For signage at our most recent event at REN, I decided to try something new and paint on the floor. First of all, painting on the floor is really fun and I highly recommend it (as long as you test in an inconspicuous area first!). I used a mixture of about 50% acrylic paint, 50% liquid dish soap to make it easier to wash off. The thinner consistency also made it easier to paint with – a nice bonus.
After lettering the large circle (approx. 5ft diameter), I painted arrows, illustrations, and lettering that explained what each area was. Below is a photo of the whole lobby area (this was mid-setup, so don’t mind the random things scattered around!).
There were a lot of people walking around that night, so by the end of the event the paint was looking a little worn. It was all still legible, though, and I actually like the worn-in look.
If you’re interested in seeing what the rest of the event looked like, you can watch a short video here.
A week or so ago, I set about creating something special for PeaceLove to share with their online community as a holiday greeting. I’ve long been an admirer of stop motion animation, but had never really tried it myself. Thanks to some great friends at risd who let me tag along with them to the animation studios, I have a basic understanding of how it works. After sketching up some quick thumbnails to figure out how I wanted everything to look, I grabbed some paper, paint, and cotton and got to work.
I started out with a test run to make sure everything would work the way I wanted it to. I used a program called FrameByFrame that helped a lot with figuring out movement; it lets you see the previous frame overlayed with the current frame. This makes it really easy to see how much you’re moving or changing each object with each frame. Thankfully everything worked the way it was supposed to, but the drawback was that FrameByFrame uses my built in camera so the image quality left a lot to be desired. Still, it was good practice and helped me plan the final version. (You can watch my test-run here)
For take two, I graduated to my DSLR camera for better image quality. I basically had to guess how much to move everything for each shot, but I had the basic idea of what I needed to do from my test animation. I also used the self-timer feature since I was working in low light; otherwise I might have accidentally moved the camera and made the photo blurry. Speaking of lighting, my “built-in” Christmas lights helped give some softer light, in addition to my nice bright worklamp. (You can see more of my lighting and studio setup in my studio tour.)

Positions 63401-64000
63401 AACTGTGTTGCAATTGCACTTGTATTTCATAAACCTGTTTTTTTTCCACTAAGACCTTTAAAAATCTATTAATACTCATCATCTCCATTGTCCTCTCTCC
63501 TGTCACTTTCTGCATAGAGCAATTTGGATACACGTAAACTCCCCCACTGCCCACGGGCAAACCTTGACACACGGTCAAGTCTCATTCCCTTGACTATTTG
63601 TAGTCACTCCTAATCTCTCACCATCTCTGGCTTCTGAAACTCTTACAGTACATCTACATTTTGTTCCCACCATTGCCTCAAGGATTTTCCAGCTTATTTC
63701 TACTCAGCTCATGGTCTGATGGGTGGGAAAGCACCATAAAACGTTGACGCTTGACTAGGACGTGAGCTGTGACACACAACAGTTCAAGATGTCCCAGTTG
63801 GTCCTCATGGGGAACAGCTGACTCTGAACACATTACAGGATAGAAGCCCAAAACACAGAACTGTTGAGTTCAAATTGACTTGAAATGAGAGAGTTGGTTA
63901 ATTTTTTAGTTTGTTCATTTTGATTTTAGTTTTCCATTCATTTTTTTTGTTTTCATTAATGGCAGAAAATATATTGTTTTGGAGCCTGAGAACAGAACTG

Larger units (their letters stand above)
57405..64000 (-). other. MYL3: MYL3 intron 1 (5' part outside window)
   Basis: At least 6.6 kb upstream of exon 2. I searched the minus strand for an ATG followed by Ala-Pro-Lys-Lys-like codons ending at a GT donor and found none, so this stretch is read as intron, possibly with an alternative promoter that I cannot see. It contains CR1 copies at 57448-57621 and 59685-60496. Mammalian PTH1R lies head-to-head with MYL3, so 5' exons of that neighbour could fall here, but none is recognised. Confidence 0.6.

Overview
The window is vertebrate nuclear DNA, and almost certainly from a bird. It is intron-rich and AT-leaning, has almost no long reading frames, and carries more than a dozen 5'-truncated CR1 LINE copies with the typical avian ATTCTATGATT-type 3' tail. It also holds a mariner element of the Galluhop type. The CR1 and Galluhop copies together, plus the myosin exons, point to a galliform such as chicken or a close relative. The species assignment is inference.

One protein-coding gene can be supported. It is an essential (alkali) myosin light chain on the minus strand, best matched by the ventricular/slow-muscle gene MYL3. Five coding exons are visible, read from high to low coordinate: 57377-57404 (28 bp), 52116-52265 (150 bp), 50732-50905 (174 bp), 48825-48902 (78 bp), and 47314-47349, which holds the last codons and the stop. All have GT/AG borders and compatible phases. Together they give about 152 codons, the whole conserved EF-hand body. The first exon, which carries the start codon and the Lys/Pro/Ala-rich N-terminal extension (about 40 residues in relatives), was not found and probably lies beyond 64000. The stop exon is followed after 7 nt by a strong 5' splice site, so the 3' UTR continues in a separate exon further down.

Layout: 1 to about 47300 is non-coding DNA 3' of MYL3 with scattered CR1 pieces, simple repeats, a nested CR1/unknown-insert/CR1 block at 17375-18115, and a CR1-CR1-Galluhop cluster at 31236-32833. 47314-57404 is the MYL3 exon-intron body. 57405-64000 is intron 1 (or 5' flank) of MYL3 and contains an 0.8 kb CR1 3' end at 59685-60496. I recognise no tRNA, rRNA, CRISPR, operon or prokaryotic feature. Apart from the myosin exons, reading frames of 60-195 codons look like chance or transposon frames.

As you can see from this revealing behind-the-scenes shot, I didn’t use any fancy tools! You can probably tell from the video that the backdrop was made from cardboard. The trees were cut from paper and taped to nail polish bottles to keep them standing. I needed a little more height, and a box of aluminum foil was the perfect size. The banners were taped to paint brushes, which were jammed into containers filled with tissue paper to keep them upright. Hopefully this doesn’t take away from the “magic” of the illusion for you, but I really wanted to show that you can do a lot with what you already have around the house. The trick is keeping it hidden in the animation!
Thanks for reading, and (belatedly) happy holidays!
As a member of the art team at Renaissance Church, I’ve had the joy of working on lots of amazing projects. One of the longest running series (and also the most temporary) has been these chalkboard murals, which typically lasted only a week. Corresponding with whatever was going on that Sunday, the type and illustrations carried a simple message that would soon be wiped away to make room for a new one. Several of of these murals are collaborations - thank you to the friends who lent a hand.
(The latest mural, showing the core beliefs and structure of Ren, stretches all the way across the chalkboard wall.)
Sometimes I find a simple, repetitive project is just what I need. This patterned wall wasn’t very difficult, but the act of repeating the same brush strokes over and over required focus and patience. It’s a nice way to balance too much time spent in front of a computer, and now I have a nice accent wall to look at every time I come home. If you’d like to create one of your own you can follow this tutorial.
I spent a couple days with my friend Stephanie hanging fabric in one of the kids’ classrooms at Renaissance to create a fun fabric canopy. We used some lightweight gauzy fabrics in light colors to to make the tall, industrial space feel a little cozier while still letting some light through. Here are some in-progress shots, with a finished shot last: